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Hoosiers head football coach Terry Hoeppner dies

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By Anthony Caruso III | Publisher

Indiana Hoosiers head football coach Terry Hoeppner has passed away. He was 59.

He died at 6:50 am local time at Bloomington Hospital after battling a long illness.

Football

Football

“Coach died due to complications from the brain tumor for which he had been treated surgically and therapeutically over the past 18 months,” Indiana University team physician Dr. Larry Rink said. “His family was at his side.”

Hoeppner was hired by the Hoosiers on December 17th, 2004. He guided the Hoosiers to a 5-7 record in 2006. Indiana also went 4-7 in 2005.

In the two seasons, the team went 9-14.

“This is a very sad day for all of us in the IU family,” Indiana President Dr. Adam W. Herbert said. “We have lost a very strong, courageous, dedicated and visionary leader. Coach Hep has done so much for Indiana University in far too short a period of time. Like all who knew him personally, I will miss his warmth and, above all, his friendship.”

Prior to be named the Hoosiers head coach, he was the Miami (Ohio) RedHawks head coach from 1999 through 2004. He went 48-25 in six seasons at the school.

His best season at the school was a 13-1 mark during the 2003 season.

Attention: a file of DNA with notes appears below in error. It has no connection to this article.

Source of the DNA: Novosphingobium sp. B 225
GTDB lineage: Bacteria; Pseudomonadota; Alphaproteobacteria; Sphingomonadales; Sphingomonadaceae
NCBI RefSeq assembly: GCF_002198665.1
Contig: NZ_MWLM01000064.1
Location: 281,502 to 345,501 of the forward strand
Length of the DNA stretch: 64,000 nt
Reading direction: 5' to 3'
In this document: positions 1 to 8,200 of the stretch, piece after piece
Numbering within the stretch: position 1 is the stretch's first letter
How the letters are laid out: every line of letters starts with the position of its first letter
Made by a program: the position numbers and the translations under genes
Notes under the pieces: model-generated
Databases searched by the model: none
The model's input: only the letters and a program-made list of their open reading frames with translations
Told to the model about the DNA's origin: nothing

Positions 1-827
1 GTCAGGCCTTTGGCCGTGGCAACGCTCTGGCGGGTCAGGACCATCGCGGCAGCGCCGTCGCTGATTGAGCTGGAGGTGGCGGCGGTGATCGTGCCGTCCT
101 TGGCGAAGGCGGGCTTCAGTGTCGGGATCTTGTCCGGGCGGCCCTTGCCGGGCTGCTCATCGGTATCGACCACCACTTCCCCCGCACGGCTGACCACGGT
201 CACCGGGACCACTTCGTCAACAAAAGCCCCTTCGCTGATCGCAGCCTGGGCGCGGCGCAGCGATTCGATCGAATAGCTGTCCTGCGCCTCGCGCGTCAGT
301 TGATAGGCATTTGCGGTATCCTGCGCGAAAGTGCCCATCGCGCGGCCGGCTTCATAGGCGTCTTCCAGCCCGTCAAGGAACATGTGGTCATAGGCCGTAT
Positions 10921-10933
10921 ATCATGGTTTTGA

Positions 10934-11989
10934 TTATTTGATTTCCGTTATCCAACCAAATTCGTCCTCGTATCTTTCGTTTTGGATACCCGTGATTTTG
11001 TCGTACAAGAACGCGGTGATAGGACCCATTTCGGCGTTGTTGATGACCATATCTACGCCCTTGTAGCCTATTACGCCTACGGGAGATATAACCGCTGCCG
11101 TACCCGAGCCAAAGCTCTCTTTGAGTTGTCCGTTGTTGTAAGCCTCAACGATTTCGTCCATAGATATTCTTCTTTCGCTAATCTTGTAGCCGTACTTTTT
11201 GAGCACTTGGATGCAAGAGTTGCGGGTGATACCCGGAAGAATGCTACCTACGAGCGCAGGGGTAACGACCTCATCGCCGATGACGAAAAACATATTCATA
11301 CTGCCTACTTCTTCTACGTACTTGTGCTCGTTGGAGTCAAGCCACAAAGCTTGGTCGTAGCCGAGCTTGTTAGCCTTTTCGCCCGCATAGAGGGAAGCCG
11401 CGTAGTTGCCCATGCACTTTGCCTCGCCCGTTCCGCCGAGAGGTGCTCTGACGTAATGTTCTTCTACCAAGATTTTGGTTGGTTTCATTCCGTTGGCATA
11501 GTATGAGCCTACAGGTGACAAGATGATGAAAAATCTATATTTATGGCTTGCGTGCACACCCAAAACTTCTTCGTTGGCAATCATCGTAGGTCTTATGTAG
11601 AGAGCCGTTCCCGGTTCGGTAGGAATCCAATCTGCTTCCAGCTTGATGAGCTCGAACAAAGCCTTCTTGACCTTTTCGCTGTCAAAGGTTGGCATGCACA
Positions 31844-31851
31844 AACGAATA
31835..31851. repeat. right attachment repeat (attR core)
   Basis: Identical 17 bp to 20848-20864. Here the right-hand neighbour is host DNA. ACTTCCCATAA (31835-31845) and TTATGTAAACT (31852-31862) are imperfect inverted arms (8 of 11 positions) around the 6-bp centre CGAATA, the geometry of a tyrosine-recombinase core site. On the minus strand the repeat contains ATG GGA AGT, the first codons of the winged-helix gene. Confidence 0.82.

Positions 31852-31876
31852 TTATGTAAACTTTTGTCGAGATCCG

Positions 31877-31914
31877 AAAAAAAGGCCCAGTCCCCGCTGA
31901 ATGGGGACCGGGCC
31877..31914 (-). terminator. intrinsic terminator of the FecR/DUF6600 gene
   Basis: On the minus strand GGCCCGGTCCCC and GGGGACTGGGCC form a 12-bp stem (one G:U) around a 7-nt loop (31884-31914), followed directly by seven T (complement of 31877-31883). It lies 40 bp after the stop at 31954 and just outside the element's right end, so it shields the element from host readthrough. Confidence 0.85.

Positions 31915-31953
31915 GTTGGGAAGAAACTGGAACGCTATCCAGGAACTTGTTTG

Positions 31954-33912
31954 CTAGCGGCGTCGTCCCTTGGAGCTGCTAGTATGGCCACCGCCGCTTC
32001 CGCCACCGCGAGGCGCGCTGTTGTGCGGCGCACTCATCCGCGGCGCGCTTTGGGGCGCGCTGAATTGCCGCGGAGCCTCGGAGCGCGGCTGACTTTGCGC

He also was the RedHawks Assistant Head Coach from 1993 through 1998. Hoeppner was the RedHawks Linebackers coach from 1986 through 1992.

Hoeppner also served as the Franklin Grizzlies Defensive Coordinator from 1980 through 1985. He also was the East Noble High School Knights Head Coach in 1979.

He also was the Mullins High School Auctioneers Head Coach from 1976 through 1978.

He was an Assistant Head Coach for the Pinson Valley High School Indians in 1974 and 1975. He began his coaching career as the Eastbrook High School Panthers Head Coach from 1970 through 1972.

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Any Corrections?. You can contact Anthony Caruso III, Publisher at publisher@thecapitalsportsreport.com.

 

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About Anthony Caruso III (10807 Articles)
Anthony Caruso III is the Publisher of The Capital Sports Report.

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